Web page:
The Scientific Reason Why McDonald’s Fries Are So Good
You're not the only one who can't stop eating them. Ever wondered why?
Everyone knows what it’s like to eat McDonald’s french fries. As soon as you pick up the box, you get a whiff of that unmistakable frying oil scent reminiscent of drive-thru windows and fast-food counters.
You grip that iconic red box with the famous arches on the front, holding a generous handful of stiff golden sticks. Then you take the first bite and hear that satisfying crunch through the crispy outer layer, with the salt so discernible you can feel it leaping onto your tongue. And then the fluffy, soft inside: some magical combination of potato that manages to taste a million times better than any fries you’ve had before.
They’re warm and satisfying, and you polish them off one by one. Before you know it, the whole box is gone. If you want to get more fries, then make sure you know about this McDonald’s French fry hack.
It makes you wonder: What do they put in McDonald’s fries to make you eat your way to the bottom of the carton? As it turns out, it’s not just one thing—it’s a spellbinding combination of things, creating a taste experience unlike any other fast-food chain’s. To make it easier to digest, we’ve broken down the secret McDonald’s recipe into three components.
How the Smell of Oil Affects the Flavor
Scientists believe our sense of smell might be responsible for up to 90% of perceived flavor. If you ever doubt this statistic, just think about how unappetizing food seems when you have a cold and your nose is blocked.
Without that delicious aroma, McDonald’s french fries wouldn’t taste as good. This smell—and the taste that comes with it—is almost exclusively from the oil in which the fries are cooked.
Like most fried foods, McDonald’s fries are cooked in canola oil. But this didn’t used to be the case. Beef tallow was initially used because the supplier for the chain couldn’t afford vegetable oil.
As health concerns over saturated fat grew in the 1990s, McDonald’s finally made the switch to vegetable oil. Unfortunately, customers noticed that the fries didn’t taste how they used to. To mimic the chain’s original oil blend, the oil is laced with natural flavoring to replicate that mouthwatering smell.
In other words, the delicious scent we know and love is actually the smell of potatoes cooked in beef fat, an aroma so powerful it makes the fries seem even tastier!
Salt, Sugar and Fat
The smell might get you to take that first bite, but it’s the taste that brings you back for more. While homemade french fries don’t require much more than salt, potatoes and oil, McDonald’s has mastered the art of combining ingredients to bring that treasured sensation to the finished product. The main players? Salt, sugar and fat.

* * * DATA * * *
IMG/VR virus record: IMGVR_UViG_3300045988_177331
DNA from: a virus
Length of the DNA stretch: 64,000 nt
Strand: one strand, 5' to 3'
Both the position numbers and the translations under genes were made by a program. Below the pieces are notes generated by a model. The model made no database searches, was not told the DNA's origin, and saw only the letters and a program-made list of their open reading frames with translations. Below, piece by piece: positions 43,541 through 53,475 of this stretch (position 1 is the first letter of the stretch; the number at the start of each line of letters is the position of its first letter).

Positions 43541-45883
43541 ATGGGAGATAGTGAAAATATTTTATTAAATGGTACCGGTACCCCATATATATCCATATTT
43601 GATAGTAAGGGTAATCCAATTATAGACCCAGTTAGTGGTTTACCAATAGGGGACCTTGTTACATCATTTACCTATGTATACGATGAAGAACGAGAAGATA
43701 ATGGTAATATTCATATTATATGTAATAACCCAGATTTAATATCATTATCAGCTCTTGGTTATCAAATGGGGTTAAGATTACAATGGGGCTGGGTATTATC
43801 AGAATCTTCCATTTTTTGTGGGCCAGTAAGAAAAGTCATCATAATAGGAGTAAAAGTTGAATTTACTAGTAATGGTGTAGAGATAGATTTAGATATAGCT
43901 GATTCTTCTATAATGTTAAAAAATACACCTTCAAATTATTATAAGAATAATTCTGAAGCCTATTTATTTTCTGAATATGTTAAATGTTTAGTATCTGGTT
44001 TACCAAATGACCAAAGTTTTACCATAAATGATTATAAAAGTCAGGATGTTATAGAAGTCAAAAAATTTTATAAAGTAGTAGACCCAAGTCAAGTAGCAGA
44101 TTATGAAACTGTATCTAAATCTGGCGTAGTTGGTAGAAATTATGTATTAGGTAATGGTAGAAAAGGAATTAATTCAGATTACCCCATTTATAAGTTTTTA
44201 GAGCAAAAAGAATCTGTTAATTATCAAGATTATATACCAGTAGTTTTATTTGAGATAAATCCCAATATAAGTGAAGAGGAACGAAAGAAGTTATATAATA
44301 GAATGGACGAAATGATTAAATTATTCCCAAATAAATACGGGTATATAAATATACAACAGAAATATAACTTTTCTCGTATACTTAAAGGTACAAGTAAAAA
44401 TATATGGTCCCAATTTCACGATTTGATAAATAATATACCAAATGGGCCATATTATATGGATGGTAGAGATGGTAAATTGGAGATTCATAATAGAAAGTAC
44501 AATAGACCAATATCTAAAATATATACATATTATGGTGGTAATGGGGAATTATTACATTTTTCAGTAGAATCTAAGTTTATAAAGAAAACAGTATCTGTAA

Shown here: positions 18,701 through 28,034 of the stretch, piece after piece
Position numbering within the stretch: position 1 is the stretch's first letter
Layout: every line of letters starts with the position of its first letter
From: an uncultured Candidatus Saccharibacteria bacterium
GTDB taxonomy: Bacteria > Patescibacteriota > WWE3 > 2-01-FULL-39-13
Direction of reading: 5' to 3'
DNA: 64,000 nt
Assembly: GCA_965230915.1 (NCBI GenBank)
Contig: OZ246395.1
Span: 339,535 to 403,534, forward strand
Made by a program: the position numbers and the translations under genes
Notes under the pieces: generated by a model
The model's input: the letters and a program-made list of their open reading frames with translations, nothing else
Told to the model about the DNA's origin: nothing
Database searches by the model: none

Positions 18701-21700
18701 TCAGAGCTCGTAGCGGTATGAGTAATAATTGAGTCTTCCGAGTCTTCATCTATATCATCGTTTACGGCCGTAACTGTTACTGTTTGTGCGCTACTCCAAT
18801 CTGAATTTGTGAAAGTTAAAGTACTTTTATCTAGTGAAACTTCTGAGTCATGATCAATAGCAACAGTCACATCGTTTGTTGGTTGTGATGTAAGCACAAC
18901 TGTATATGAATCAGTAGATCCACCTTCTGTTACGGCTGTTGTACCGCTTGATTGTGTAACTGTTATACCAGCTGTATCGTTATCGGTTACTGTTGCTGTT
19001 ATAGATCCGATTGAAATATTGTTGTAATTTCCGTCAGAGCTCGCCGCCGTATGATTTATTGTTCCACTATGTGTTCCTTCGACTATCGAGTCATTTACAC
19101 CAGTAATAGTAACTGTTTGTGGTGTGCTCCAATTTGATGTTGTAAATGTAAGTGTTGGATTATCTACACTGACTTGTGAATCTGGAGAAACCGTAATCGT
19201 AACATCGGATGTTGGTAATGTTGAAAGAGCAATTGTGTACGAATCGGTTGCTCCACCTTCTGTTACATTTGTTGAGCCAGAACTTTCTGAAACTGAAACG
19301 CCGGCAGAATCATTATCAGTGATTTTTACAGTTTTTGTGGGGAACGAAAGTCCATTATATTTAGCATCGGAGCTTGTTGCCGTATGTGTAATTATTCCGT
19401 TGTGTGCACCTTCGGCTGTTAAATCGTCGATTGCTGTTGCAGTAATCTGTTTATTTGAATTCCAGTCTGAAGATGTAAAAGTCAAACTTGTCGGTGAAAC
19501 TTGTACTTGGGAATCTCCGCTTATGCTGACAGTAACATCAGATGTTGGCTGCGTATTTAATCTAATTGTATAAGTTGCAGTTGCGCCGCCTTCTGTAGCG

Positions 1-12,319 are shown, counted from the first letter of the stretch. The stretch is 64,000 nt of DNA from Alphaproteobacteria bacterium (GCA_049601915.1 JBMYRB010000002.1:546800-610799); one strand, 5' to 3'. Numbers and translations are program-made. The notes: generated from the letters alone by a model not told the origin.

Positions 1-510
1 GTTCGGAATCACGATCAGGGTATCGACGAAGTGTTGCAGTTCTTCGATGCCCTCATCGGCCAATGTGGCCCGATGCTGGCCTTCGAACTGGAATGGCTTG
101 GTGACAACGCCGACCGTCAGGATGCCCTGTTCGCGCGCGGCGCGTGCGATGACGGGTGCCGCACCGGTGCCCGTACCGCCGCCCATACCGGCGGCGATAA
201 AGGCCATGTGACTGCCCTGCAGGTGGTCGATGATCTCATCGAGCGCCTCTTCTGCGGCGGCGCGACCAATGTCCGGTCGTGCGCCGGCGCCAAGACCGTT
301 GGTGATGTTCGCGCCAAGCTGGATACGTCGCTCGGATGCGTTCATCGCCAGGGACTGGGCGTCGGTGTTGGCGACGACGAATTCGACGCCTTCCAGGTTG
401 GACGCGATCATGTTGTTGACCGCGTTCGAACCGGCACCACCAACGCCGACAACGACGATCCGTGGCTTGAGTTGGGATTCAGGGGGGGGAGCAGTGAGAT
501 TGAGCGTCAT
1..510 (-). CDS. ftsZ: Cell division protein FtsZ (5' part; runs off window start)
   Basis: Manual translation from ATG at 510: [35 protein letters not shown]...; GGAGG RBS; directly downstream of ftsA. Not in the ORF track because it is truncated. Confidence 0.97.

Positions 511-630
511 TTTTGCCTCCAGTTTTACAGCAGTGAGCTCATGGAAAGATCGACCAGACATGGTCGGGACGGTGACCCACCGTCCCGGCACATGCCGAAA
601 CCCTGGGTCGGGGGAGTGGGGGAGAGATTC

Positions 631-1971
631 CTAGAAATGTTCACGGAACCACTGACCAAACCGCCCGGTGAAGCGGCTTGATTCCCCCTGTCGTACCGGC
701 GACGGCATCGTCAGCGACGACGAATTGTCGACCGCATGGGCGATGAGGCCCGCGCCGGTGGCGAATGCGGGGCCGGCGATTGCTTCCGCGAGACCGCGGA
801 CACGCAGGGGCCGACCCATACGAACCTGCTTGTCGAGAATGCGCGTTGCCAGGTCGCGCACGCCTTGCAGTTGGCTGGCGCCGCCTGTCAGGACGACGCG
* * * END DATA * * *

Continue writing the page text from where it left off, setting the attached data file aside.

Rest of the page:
Including one or two of those in a recipe makes it good, but having all three sends it over the top. The perfect equilibrium of these ingredients is known as the “bliss point.”
American market researcher and psychophysicist, Howard Moskowitz, stated that a “bliss point” is the point where the levels of saltiness, sweetness and richness are perceived as being just right. Within the food industry, this combination created a wave of craveable and addicting foods.
Eating those tasty McDonald’s fries even releases dopamine in your brain, the neurotransmitter that triggers feelings of pleasure. So how does McDonald’s do it? In addition to frying and seasoning the fries, McDonald’s coats them in dextrose, a form a sugar.
The Right Potatoes
The crunch, or more specifically the mouthfeel, is the way something feels as you eat it. How hard is it to break with your teeth? What does the texture feel like on your tongue? Everyone judges mouthfeel differently, but McDonald’s has clearly found one that appeals to most of us.
The most common potatoes used for McDonald’s fries include the Russet Burbank, Russet Ranger, Umatilla Russet and the Shepody. These potatoes are known for being fluffy on the inside while still maintaining a crunch on the outside.
Their website states that “The suppliers we work with first peel, cut and blanche the potatoes. They then dry, partially fry and quickly freeze the fries for our restaurants. Once in our kitchens, we cook them in our canola-blend oil so you can have them crispy and hot—just the way you like them.”
Maybe that’s what separates McDonald’s fries from others in the fast-food industry; knowing what customers love about their fries and delivering seamlessly every time. When you put all those details together, it’s no mystery why these fries are addictive.
Want to learn more secrets about this classic chain? Check out McDonald’s secret menu.